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Study: COVID-19 Fatality Risk Is Double Earlier Estimates


July 9, 2020

By John Commins

Between 1% and 2% of New Yorkers infected with COVID-19 – including those with no or mild symptoms – died between March 1 and May 16, according to a new study.

The findings suggest that the fatality risk averaging 1.45% during that timespan is more than double the 0.7% fatality risk identified in previous studies from both China and France.

That’s according to a new study from researcher at Columbia University’s Mailman School of Public Health that was published online in medRxiv.

“These dire estimates highlight the severity of COVID-19 in elderly populations and the importance of infection prevention in congregate settings,” the study authors wrote.

“Thus, early detection and adherence to infection control guidance in long-term care and adult care facilities should be a priority for COVID-19 response as the pandemic continues to unfold.”

The researchers analyzed 191,392 laboratory-confirmed COVID-19 cases and 20,141 confirmed and probable COVID-19 deaths in New York City between March 1-May 16, 2020.

The analysis couples case and mortality data combined with cell phone data used to model changes in COVID-19 transmission rate due to social distancing.

Mortality risk was highest for older adults, with IFR of 4.67% for 65-74-year-olds and 13.83% for those 75 and older.

Younger people had far lower chances of dying from the disease: .011% among those younger than 25 and .12% among 25-44-year-olds.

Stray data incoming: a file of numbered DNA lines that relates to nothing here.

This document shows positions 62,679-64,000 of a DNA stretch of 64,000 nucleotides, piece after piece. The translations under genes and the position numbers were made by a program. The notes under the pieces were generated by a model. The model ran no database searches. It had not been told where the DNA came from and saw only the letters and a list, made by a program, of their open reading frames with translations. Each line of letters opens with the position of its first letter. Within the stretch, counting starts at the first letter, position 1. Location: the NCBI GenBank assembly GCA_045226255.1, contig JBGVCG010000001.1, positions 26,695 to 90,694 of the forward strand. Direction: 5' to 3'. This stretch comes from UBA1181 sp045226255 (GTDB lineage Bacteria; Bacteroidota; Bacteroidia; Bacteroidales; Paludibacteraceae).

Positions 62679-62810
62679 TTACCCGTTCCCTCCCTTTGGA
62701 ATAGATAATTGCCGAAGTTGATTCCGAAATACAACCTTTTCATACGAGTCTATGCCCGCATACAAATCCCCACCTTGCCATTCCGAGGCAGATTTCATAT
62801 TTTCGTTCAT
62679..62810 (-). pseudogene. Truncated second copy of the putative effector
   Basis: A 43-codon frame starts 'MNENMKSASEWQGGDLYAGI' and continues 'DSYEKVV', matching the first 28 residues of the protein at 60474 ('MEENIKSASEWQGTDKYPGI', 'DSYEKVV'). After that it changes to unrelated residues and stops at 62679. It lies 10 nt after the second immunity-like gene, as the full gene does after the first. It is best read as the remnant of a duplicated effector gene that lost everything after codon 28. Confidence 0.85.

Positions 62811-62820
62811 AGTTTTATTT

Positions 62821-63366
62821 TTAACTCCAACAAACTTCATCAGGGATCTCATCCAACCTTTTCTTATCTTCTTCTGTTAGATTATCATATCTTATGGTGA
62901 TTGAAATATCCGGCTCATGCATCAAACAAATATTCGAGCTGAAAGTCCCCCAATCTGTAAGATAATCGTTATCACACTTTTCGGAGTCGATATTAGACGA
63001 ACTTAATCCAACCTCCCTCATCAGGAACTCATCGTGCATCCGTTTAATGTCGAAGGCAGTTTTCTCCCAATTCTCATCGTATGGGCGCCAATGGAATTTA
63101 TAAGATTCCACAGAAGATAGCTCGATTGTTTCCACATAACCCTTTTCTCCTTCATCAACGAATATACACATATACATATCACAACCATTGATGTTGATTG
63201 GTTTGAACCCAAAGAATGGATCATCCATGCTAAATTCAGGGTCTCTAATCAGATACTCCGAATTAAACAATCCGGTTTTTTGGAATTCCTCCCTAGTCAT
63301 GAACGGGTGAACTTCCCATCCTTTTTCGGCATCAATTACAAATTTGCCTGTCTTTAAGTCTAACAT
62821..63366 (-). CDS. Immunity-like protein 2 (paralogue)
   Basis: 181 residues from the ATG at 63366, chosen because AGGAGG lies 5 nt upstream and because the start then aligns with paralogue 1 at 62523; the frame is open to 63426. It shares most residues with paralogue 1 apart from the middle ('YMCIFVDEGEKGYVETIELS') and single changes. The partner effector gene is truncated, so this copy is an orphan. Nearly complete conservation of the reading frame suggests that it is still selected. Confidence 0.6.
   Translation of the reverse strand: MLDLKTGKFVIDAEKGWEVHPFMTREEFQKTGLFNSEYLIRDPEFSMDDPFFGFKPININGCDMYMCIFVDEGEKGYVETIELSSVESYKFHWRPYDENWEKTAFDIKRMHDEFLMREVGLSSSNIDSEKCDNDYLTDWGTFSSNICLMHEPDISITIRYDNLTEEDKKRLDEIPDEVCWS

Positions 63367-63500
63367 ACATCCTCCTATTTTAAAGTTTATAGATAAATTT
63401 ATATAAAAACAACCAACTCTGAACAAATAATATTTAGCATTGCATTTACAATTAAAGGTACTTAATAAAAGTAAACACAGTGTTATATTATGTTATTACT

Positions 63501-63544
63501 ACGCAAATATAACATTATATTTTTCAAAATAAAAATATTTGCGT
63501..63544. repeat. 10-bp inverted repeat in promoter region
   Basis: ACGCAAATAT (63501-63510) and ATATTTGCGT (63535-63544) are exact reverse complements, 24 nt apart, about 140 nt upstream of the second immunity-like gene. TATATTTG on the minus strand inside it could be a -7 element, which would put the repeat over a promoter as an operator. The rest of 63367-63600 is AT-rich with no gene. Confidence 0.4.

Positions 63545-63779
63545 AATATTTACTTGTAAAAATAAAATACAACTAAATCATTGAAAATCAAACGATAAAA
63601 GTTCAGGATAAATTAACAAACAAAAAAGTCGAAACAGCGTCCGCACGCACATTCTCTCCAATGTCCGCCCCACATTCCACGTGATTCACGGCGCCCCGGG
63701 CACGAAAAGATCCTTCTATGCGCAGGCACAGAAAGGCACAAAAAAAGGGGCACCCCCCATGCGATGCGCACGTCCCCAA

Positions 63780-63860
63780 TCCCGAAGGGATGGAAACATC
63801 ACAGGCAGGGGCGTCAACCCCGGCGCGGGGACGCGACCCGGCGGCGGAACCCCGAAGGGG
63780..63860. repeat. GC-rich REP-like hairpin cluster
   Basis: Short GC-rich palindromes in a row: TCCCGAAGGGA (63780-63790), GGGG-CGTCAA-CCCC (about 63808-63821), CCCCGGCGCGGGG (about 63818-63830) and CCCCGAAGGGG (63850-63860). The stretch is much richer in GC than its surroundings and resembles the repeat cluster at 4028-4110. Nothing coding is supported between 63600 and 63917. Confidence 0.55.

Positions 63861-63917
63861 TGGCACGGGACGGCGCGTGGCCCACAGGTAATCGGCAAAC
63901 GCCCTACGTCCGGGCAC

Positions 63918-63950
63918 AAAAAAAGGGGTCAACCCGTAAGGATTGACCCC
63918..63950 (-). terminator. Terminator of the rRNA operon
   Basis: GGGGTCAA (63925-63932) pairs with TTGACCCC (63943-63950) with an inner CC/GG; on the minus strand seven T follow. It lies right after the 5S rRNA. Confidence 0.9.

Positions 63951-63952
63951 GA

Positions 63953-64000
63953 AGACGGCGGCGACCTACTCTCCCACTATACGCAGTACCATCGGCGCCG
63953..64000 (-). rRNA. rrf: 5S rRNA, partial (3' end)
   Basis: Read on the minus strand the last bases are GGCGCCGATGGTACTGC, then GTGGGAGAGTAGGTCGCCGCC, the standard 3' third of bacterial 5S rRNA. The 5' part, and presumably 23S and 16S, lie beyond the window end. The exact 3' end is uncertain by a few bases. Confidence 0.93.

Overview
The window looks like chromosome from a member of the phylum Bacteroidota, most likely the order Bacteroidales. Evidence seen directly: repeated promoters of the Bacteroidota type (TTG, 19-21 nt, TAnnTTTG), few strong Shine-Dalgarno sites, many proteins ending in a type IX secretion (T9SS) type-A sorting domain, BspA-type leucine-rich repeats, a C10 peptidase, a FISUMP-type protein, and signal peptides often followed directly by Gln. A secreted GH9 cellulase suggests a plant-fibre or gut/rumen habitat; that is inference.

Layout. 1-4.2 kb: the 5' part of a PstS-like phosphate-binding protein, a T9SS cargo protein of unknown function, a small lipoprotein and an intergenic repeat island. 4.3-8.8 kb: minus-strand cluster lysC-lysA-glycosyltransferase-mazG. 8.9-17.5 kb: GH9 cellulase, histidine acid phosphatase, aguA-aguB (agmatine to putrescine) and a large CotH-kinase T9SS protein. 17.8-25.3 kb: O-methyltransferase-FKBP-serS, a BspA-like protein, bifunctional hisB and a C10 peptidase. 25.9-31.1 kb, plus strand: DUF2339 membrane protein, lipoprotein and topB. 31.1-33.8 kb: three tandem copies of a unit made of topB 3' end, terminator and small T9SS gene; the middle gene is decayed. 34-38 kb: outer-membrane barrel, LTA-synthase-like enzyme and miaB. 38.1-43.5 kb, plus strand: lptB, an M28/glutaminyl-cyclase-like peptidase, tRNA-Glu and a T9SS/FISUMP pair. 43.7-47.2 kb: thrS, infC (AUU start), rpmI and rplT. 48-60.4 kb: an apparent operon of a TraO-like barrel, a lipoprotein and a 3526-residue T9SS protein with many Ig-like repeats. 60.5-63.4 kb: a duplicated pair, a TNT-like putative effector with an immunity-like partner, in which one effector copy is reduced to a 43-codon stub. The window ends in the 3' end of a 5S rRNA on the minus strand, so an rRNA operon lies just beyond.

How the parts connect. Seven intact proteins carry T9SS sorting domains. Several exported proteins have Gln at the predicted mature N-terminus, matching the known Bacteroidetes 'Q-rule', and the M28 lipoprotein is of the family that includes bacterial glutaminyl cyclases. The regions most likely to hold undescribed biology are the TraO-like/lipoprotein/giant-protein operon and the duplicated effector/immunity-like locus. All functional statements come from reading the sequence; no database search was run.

The researchers said that their findings likely more accurately reflect the true mortality risk of the coronavirus because they rely on “robust data” collected by health officials in New York City, where specialists review all death certificates and record deaths into a unified electronic reporting system.

The study authors suggest that the death toll could be higher in areas outside of New York City, because of the city’s relatively strong public health infrastructure.

“It is thus crucial that officials account for and closely monitor the infection rate and population health outcomes and enact prompt public health responses accordingly as the pandemic unfolds,” the authors wrote.

“As the pandemic continues to unfold and populations in many places worldwide largely remain susceptible, understanding the severity, in particular, the IFR, is crucial for gauging the full impact of COVID-19 in the coming months or years,” they wrote.

They also acknowledged the challenges of ascertaining the death risk elsewhere in the nation due to the large number of undocumented infections, fluctuating case detection rates, and inconsistent reporting of fatalities.

John Commins is a content specialist and online news editor for HealthLeaders, a Simplify Compliance brand.

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